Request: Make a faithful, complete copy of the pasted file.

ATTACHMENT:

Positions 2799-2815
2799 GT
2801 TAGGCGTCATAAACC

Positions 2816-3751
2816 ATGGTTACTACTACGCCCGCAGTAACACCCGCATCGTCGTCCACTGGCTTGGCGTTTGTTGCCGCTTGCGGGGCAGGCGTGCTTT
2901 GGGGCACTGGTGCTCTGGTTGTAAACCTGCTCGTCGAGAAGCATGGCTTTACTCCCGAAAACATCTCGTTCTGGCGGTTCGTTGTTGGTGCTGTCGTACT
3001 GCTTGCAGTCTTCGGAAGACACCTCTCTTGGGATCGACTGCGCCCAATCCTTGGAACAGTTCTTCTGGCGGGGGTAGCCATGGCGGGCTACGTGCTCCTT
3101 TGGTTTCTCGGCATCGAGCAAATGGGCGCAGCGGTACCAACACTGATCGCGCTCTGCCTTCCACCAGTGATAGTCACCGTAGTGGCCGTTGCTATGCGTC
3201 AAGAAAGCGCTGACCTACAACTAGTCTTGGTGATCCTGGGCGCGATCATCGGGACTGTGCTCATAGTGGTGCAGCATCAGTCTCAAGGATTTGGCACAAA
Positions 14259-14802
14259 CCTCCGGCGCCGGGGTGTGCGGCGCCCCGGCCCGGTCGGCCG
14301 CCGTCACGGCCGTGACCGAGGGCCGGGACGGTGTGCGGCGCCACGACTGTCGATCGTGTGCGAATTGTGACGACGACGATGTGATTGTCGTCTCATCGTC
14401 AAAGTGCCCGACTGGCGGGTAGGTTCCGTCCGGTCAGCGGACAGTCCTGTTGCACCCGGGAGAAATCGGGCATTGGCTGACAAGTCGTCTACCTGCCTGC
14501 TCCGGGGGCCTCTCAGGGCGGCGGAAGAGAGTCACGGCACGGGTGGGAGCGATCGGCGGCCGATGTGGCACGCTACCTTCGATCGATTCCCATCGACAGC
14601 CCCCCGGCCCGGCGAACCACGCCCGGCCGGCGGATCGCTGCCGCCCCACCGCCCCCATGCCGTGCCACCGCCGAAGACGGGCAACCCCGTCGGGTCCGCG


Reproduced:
Positions 2799-2815
2799 GT
2801 TAGGCGTCATAAACC

Positions 2816-3751
2816 ATGGTTACTACTACGCCCGCAGTAACACCCGCATCGTCGTCCACTGGCTTGGCGTTTGTTGCCGCTTGCGGGGCAGGCGTGCTTT
2901 GGGGCACTGGTGCTCTGGTTGTAAACCTGCTCGTCGAGAAGCATGGCTTTACTCCCGAAAACATCTCGTTCTGGCGGTTCGTTGTTGGTGCTGTCGTACT
3001 GCTTGCAGTCTTCGGAAGACACCTCTCTTGGGATCGACTGCGCCCAATCCTTGGAACAGTTCTTCTGGCGGGGGTAGCCATGGCGGGCTACGTGCTCCTT
3101 TGGTTTCTCGGCATCGAGCAAATGGGCGCAGCGGTACCAACACTGATCGCGCTCTGCCTTCCACCAGTGATAGTCACCGTAGTGGCCGTTGCTATGCGTC
3201 AAGAAAGCGCTGACCTACAACTAGTCTTGGTGATCCTGGGCGCGATCATCGGGACTGTGCTCATAGTGGTGCAGCATCAGTCTCAAGGATTTGGCACAAA
Positions 14259-14802
14259 CCTCCGGCGCCGGGGTGTGCGGCGCCCCGGCCCGGTCGGCCG
14301 CCGTCACGGCCGTGACCGAGGGCCGGGACGGTGTGCGGCGCCACGACTGTCGATCGTGTGCGAATTGTGACGACGACGATGTGATTGTCGTCTCATCGTC
14401 AAAGTGCCCGACTGGCGGGTAGGTTCCGTCCGGTCAGCGGACAGTCCTGTTGCACCCGGGAGAAATCGGGCATTGGCTGACAAGTCGTCTACCTGCCTGC
14501 TCCGGGGGCCTCTCAGGGCGGCGGAAGAGAGTCACGGCACGGGTGGGAGCGATCGGCGGCCGATGTGGCACGCTACCTTCGATCGATTCCCATCGACAGC
14601 CCCCCGGCCCGGCGAACCACGCCCGGCCGGCGGATCGCTGCCGCCCCACCGCCCCCATGCCGTGCCACCGCCGAAGACGGGCAACCCCGTCGGGTCCGCG